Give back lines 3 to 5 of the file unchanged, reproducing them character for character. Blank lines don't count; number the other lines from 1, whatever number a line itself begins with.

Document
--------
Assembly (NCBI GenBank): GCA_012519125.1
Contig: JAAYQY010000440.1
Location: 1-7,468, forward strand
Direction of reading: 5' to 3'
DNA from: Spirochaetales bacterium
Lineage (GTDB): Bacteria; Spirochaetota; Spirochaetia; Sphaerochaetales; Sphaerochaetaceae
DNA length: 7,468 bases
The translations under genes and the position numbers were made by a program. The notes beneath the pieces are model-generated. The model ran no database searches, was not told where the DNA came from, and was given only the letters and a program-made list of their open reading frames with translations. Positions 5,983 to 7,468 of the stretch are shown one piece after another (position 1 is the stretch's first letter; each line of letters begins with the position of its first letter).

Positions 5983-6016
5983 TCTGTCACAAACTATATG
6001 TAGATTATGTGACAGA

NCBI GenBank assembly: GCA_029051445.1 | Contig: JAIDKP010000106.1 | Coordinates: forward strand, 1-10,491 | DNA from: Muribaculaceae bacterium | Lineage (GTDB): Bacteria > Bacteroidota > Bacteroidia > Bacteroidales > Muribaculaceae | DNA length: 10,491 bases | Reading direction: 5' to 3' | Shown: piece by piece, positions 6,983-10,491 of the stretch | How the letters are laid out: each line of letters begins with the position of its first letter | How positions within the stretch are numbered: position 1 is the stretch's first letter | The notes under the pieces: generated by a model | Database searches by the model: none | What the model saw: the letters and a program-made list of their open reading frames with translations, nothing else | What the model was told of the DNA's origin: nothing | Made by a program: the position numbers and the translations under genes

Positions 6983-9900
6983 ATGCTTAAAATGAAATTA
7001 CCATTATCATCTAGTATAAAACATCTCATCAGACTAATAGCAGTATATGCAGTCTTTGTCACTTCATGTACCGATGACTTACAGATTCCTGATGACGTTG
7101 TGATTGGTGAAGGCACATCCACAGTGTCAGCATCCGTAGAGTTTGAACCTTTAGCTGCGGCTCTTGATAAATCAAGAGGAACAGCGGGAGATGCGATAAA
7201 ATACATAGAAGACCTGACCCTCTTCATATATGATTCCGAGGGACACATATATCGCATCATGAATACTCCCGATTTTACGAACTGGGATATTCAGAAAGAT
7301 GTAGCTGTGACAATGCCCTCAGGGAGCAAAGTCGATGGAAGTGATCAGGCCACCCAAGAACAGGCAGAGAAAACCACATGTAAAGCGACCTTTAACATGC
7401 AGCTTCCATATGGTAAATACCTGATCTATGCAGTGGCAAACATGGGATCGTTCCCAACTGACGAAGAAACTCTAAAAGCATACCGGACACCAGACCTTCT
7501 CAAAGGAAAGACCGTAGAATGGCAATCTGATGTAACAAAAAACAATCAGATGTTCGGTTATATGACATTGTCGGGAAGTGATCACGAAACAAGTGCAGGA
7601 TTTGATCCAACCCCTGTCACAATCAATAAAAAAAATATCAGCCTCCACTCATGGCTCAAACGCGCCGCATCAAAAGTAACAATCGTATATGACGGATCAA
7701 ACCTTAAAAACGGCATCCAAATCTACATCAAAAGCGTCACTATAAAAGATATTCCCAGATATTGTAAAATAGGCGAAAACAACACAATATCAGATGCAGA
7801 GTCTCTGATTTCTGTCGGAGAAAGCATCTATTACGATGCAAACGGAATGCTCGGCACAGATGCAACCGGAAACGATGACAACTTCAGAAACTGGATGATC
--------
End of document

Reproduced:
Location: 1-7,468, forward strand
Direction of reading: 5' to 3'
DNA from: Spirochaetales bacterium